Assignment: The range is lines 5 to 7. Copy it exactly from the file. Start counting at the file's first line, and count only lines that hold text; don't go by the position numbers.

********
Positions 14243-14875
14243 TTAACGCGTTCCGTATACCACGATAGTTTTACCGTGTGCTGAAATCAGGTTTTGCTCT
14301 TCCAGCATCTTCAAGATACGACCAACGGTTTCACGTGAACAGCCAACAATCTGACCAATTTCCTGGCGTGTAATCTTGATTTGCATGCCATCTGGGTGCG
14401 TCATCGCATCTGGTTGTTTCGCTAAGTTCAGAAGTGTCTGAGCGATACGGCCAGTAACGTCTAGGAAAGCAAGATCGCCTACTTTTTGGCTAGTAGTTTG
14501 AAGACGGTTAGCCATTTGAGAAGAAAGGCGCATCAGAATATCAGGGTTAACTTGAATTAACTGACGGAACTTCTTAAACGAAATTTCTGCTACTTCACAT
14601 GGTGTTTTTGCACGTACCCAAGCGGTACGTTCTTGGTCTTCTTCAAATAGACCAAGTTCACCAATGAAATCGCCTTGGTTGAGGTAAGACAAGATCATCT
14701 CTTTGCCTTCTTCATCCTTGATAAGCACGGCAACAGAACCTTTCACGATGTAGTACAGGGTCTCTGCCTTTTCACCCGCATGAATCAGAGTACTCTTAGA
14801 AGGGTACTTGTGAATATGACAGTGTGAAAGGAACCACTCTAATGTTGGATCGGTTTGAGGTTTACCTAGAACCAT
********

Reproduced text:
14501 AAGACGGTTAGCCATTTGAGAAGAAAGGCGCATCAGAATATCAGGGTTAACTTGAATTAACTGACGGAACTTCTTAAACGAAATTTCTGCTACTTCACAT
14601 GGTGTTTTTGCACGTACCCAAGCGGTACGTTCTTGGTCTTCTTCAAATAGACCAAGTTCACCAATGAAATCGCCTTGGTTGAGGTAAGACAAGATCATCT
14701 CTTTGCCTTCTTCATCCTTGATAAGCACGGCAACAGAACCTTTCACGATGTAGTACAGGGTCTCTGCCTTTTCACCCGCATGAATCAGAGTACTCTTAGA